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December 1, 2006
I've been remiss in not commenting on Pfizer's reduction of its sales force. (Back almost two years ago I speculated on why they might (or might not) do such a thing).
The first thing to keep in mind is that even with these layoffs, Pfizer's sales organization still looks like the crowd scene from "Gandhi". They're not giving up their position as a marketing monster - rather, it looks like they've just decided that they could be a somewhat more effective marketing monster if they didn't have their sales reps scraping each other's fenders in physicians' parking lots.
But I have to cheer on any drug company decision that doesn't just involve Getting More Humongous. I've thought for a long time that the Humungous strategy (though initially attractive) has its limits, and that these limits are necessarily hard to discern while you're crossing them. Sales forces scale a lot better than research productivity, but you can go too far even there. Perhaps now we can put a number on it.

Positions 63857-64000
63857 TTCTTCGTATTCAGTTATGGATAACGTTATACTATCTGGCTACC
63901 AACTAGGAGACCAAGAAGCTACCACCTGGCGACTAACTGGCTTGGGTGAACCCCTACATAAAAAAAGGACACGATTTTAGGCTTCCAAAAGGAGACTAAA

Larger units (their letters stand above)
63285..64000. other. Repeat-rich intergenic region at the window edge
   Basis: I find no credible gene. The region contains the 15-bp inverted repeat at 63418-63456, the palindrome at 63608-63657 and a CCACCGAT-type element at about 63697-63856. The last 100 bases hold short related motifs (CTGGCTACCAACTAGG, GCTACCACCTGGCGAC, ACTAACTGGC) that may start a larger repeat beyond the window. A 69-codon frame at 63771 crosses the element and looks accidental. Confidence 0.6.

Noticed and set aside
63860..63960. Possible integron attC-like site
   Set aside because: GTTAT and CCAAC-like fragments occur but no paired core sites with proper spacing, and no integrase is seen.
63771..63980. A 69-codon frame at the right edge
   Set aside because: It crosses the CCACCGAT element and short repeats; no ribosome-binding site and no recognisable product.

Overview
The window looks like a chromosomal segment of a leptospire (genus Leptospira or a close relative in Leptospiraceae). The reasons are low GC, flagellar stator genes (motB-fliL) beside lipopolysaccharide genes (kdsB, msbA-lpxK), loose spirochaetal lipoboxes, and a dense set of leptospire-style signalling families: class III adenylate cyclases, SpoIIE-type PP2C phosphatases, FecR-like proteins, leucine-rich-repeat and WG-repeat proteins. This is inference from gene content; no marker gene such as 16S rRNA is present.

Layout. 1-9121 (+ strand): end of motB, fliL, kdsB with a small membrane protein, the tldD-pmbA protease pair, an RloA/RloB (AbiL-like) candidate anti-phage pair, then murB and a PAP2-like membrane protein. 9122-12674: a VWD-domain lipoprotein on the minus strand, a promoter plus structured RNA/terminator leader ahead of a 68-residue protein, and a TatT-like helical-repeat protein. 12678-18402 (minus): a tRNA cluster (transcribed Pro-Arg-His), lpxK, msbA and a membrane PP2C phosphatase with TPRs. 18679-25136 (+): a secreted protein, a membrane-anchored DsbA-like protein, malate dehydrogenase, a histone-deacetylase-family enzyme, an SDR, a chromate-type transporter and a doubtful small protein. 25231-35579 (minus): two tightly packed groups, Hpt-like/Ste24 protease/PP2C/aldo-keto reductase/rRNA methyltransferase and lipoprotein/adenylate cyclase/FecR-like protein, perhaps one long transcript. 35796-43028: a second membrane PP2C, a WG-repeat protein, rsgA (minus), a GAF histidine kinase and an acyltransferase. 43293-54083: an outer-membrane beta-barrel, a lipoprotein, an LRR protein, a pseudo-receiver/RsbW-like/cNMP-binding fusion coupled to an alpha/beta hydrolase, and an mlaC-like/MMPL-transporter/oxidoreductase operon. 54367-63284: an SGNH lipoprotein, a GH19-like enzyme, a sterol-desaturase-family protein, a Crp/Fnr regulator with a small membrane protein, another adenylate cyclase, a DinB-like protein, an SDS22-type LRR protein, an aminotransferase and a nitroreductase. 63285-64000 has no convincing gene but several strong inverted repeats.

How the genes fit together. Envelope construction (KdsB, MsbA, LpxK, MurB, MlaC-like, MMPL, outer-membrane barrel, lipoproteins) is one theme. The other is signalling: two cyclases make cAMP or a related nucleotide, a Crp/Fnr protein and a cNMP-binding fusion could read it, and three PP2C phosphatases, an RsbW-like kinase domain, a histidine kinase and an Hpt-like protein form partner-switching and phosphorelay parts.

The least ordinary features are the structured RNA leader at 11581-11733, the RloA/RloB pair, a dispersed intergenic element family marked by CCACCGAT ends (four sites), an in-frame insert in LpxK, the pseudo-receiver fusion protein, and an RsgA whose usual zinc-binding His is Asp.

Pfizer's going to be an interesting place over the next couple of years. They were out beating the drum for their late-stage pipeline, but the part of it that everyone's watching is torcetrapib, their HDL-elevating compound that they're hoping to sell mostly) in combination with Lipitor. A mighty bolus of clinical data on that combination is coming next spring, and it had better look good. There have been concerns about effects on blood pressure, and no one's going to happy until those are quantified better.
The company's talking about all sorts of restructuring plans, but these will surely be adjusted (for better or worse) based on the torcetrapib situation. For purely selfish reasons, I hope that they don't feel the need to release any research staff any time soon. . .
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